Saturday, 16 February 2013

Seduction by vinyl

Vinyl LPs have always had their champions. Ever since the point in the 80s when CDs became the dominant medium for listening to music, there have been people who swore the swore the sound was always better on a 33 RPM LP, and vinyl albums have often been priced at a premium to those little silver plastic discs.

This seems to have stepped up a gear since digital downloads knocked CDs off their perch, and there have been plenty of magazine articles, radio and TV documentaries exploring the enduring appeal of vinyl. A couple of weeks ago BBC4 gave Danny Baker three hour long shows to talk with various mates about what made the old LPs so great.

So far it’s been a minority interest, but this week I saw a sign that it’s a love affair that has obtained some weight in the mainstream media. On a platform at Baker Street Underground there was a large poster for the online dating service, conveying a sense of expectancy with the words “I listened to her favourite album before the date so I could understand why she loved it so much”.

Alongside the words was an image of a vinyl LP, the stylus on the grooves of the first track. It was a surprising choice, as for the vast majority of people that moment would mean slipping a CD into a slot or pressing a button on an MP3 player, but it was obviously meant to convey that there was something special about the man, the woman and the prospects for their relationship. The message was that it would produce something better than most first dates, or whatever any other dating service could offer, because playing an LP produces something CDs or downloads can’t match.

You could argue over whether it’s a message that stands up to scrutiny, but when the advertising industry stars to use an idea it believes it is sufficiently widespread to seduce a large number of people. It’s betting that there’s a demographic with money to spend and a readiness to accept the association of ideas: in this case that a guy who listens to vinyl is worth a serious relationship.

It might amount to a load of old tosh, but it shows that listening to music on vinyl – or at least the idea of it – has become seductive to more than a few music geeks.

Mark Say's collection of fiction, Perversities of Faith, is available on and Also check out

Sunday, 10 February 2013

Credibility and kiddie hackers

I can’t be the only person who wasn’t completely surprised by the news that, according to IT security firm AVG, kids as young as 11 are beginning to write malicious hack code to wreak some havoc and steal some data in the cyber world. We’ve heard plenty about hackers in their mid to late teens, but this fits neatly with the image of delinquent behaviour by junior geeks who are happier staring at a screen than going out in the real world, and is something you could believe of those who would like to but don’t have the nerve to spray graffiti or smash up a bus shelter.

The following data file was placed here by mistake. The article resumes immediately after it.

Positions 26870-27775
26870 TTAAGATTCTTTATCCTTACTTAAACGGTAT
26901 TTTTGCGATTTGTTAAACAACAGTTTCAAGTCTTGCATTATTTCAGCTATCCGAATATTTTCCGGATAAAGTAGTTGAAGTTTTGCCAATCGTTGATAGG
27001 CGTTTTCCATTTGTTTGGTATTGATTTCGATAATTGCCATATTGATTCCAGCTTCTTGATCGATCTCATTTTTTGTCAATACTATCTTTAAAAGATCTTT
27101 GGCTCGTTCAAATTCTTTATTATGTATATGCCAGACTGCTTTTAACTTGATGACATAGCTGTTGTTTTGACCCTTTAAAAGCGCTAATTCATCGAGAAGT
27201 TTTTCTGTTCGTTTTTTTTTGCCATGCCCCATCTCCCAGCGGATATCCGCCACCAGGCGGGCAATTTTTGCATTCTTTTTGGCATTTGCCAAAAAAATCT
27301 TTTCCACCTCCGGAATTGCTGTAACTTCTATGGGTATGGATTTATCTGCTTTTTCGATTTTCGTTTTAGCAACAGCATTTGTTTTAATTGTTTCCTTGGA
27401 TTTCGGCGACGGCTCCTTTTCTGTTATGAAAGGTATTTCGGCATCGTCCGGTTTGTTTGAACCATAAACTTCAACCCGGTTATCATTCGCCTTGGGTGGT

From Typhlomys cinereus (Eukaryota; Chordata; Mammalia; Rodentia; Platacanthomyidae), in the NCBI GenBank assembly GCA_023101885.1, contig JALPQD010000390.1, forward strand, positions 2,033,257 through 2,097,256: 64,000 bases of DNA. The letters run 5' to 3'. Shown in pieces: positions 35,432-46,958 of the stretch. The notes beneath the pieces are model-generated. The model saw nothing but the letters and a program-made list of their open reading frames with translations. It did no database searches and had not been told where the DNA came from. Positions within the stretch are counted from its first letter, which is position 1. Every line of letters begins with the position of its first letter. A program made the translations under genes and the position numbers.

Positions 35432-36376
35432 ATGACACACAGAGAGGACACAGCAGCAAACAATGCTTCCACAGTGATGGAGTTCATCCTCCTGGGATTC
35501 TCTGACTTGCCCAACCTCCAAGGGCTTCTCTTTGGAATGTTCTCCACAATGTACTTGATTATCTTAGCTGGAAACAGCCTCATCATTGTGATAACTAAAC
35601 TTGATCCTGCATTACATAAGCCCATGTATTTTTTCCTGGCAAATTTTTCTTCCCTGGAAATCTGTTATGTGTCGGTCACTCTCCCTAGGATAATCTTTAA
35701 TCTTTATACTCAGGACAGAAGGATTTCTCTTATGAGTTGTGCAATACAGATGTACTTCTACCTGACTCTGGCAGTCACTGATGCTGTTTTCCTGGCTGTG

But while the story sounds credible, the evidence seems limited. AVG came up with one solid example, and a lot of talk about patterns that suggest there may be a growing number of kids barely of secondary school age who are up to no good in the cyber world. It’s not clear if it’s a genuine trend or speculation based on a handful of cases.

It’s worth remembering that a story like this can do some good for the company that raises the alarm. It says it is paying attention to serious issues and concerned about the wide world in which it works. That’s why they carry out research and publish studies aimed at asserting their credentials as thought leaders; and when it makes the national news it’s a result for the PR team.

But it has to be remembered that this is all part of the marketing effort, and that the overall aim of such efforts is to boost a company’s sales. It would need a lot of time studying the data, and probably a lot of expertise, for anyone to know if the assertions are correct, and I don’t know whether the evidence behind AVG’s warnings is as strong as it claims. But when something like this comes from the private sector you know there’s a commercial element to it.

It might be a real phenomenon, in which case it’s a genuine worry, but it might be just a storm in a cyber tea cup.

Mark Say's collection of fiction, Perversities of Faith, is available on and Also check out